In the case of the Times Square suspect, Faisal Shahzad, U.S. officials initially questioned him without reading him Miranda rights, under what's known as the "public safety exception" to the Miranda rule. Statements made in that initial period when the FBI is collecting information about any imminent threats are still admissible in court later. But once investigators determine that the imminent threat is over, they must deliver those Miranda warnings if they want to use any of the evidence they gather from the suspect later in a prosecution. In Shahzad's case, they did - and hereportedly kept right on talking.

That's typical - as Human Rights First's report "In Pursuit of Justice" notes, empirical studies from both supporters and opponents of the Miranda rule have found that giving the warnings has little real effect on whether a suspect speaks to police without a lawyer.

Still, to some, the idea of telling a suspected criminal that he has the right to remain silent sounds kind of silly. After all, why would you want to encourage him not to talk?

But the Miranda rule developed for a very good reason, and has withstood several legal challenges. The Constitution (and the Uniform Code of Military Justice) provides suspects the right against self-incrimination, and the right to the assistance of an attorney. By informing a suspect of those rights, the FBI basically immunizes itself - anything the suspect says afterwards can then lawfully be used against him.

The Miranda rule means the government doesn't later have to spend months arguing in court over whether a suspect's statements were voluntary or coerced, as it's now forced to do in the Khadr case. Because even military commissions forbid reliance on involuntary confessions, except those made at the point of capture or during active combat - a rule that's similar to the federal court's public safety exception.

The Khadr case is a perfect example of how hard it is for the government to show that a suspect confessed voluntarily if he was never told of his right not to.

Khadr, who was 15 when he was captured, claims he was mistreated in custody and coerced into saying things that weren't true. His hearing is ongoing, and although some evidence has emerged to support his claims, it's impossible to know yet what really happened. (As I've explained before, themilitary commission rules make finding the truth in such cases particularly difficult.) But if Khadr can show that he was coerced into confessing, his statements have to be thrown out even under the military commission's rules. That's because coerced statements are considered inherently unreliable - in any U.S. court of law.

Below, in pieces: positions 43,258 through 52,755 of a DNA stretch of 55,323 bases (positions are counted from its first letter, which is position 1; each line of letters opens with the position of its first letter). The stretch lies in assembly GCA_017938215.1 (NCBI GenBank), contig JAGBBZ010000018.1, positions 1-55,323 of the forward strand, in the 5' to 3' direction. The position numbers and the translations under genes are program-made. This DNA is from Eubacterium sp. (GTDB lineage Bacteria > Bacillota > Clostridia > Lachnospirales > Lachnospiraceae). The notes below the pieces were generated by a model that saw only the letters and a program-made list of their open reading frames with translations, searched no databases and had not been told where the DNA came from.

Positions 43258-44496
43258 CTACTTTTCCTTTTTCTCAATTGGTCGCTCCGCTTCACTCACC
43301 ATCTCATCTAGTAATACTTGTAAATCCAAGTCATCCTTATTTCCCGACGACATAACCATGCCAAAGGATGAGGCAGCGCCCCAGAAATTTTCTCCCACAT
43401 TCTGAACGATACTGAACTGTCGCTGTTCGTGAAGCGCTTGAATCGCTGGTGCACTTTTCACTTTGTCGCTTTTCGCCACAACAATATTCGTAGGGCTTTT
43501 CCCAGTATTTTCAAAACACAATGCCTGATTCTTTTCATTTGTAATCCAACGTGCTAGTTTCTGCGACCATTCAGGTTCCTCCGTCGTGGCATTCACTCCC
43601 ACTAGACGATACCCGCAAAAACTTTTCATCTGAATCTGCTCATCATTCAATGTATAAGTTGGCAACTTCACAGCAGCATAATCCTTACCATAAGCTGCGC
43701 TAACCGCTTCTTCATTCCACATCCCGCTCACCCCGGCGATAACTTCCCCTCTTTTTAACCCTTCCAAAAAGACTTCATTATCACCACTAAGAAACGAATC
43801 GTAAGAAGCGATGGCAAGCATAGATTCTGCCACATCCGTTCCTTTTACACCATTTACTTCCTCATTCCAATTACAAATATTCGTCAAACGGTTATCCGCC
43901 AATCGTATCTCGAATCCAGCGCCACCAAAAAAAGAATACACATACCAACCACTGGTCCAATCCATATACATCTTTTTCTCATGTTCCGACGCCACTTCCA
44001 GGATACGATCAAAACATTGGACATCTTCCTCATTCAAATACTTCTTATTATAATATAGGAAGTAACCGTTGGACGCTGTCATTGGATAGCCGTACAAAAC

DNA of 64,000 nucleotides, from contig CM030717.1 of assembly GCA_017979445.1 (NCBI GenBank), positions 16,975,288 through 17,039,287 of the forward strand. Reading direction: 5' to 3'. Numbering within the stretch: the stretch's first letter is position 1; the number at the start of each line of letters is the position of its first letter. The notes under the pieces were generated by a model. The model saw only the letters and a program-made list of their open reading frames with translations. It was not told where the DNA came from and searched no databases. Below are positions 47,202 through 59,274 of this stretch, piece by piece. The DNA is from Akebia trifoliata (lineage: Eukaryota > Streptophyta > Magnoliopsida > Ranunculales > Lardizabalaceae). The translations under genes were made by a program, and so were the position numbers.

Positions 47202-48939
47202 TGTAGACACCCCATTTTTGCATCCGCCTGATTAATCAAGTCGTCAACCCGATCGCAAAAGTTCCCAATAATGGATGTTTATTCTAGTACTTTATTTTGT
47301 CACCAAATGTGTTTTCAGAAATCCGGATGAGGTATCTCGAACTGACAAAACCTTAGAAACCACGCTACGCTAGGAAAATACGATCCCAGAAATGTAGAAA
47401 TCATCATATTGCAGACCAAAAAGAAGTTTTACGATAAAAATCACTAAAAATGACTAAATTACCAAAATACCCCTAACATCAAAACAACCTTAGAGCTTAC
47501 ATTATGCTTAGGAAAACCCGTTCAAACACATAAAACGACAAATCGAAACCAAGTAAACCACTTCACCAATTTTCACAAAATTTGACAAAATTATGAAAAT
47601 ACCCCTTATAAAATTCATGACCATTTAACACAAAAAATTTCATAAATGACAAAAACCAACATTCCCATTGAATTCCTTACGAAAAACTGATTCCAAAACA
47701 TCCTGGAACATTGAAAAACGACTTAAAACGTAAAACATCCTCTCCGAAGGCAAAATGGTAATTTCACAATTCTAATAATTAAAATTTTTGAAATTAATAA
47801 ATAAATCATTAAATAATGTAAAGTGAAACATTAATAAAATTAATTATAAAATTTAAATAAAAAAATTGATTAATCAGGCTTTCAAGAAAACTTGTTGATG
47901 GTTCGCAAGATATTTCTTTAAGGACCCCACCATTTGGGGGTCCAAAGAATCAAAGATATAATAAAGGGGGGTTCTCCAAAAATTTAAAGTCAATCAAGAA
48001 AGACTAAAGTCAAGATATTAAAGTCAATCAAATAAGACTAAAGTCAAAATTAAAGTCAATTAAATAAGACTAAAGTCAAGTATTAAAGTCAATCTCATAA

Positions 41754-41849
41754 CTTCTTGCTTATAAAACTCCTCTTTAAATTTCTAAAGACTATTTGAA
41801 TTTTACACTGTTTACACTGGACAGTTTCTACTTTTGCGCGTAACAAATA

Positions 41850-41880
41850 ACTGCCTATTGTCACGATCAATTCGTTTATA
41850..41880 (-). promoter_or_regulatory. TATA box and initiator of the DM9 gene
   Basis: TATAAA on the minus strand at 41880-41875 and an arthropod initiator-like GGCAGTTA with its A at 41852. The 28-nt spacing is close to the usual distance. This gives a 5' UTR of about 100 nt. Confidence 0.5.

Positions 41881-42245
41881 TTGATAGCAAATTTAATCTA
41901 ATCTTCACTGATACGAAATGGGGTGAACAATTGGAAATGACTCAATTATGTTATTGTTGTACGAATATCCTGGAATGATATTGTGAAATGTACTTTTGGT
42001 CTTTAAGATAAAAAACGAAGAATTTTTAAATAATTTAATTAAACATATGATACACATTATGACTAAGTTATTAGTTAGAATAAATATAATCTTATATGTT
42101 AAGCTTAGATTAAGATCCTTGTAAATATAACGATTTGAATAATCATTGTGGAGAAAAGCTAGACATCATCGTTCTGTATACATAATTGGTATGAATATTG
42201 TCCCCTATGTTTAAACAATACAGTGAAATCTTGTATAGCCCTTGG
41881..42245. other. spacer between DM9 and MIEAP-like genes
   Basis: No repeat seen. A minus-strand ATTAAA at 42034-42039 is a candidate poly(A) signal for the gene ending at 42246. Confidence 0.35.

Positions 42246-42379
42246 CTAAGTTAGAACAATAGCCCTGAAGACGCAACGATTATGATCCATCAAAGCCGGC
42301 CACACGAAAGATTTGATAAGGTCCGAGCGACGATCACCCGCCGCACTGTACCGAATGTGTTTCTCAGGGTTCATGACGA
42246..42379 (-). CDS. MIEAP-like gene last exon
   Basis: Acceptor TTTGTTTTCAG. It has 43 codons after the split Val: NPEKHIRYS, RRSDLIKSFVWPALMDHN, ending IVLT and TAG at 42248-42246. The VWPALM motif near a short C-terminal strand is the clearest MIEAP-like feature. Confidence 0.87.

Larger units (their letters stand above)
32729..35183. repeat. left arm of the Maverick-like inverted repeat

To argue that Shahzad shouldn't have been read his Miranda rights, as Senator John McCain (R-Ariz.) did yesterday, makes even less sense than in a case like Khadr's, because Shahzad is a U.S. citizen who cannot legally be tried in a military commission. (Rep. Peter King (R-NY), who reportedly said Shahzad should be tried in a military commission, apparently didn't understand that.) So the result of not reading him his rights after the public safety threat has subsided would be to undermine his subsequent prosecution - and to risk having to let him go free.

Surely Sen. Christopher Bond of Missouri, the ranking Republican on the Senate Intelligence committed, didn't mean to suggest we should free terrorists when he said yesterday that the U.S. has "got to be far less interested in protecting the privacy rights of these terrorists than in collecting information. . . ." But that could be the logical result of the current campaign to deny terror suspects basic rights.

Even Glenn Beck, the conservative Fox News commentator, defended the Obama administration's handling of the case yesterday, saying that "we uphold the laws and the Constitution on citizens....We don't shred the Constitution when it's popular."

Connecticut Senator Joe Lieberman's response to that, of course, was that Shahzad, who hasn't yet been convicted of anything, should be stripped of his citizenship. (In fact, if he were convicted of fighting with an enemy military force he would be stripped of his citizenship anyway.)

Setting aside the many compelling arguments for why the United States on principal shouldn't be cowed by terrorists into abandoning our own Constitution, it's worth remembering that the Miranda rule serves a very important practical purpose: it ensures that suspects' confessions are usable in court against them, and that terrorism convictions in any U.S. legal forum will stand.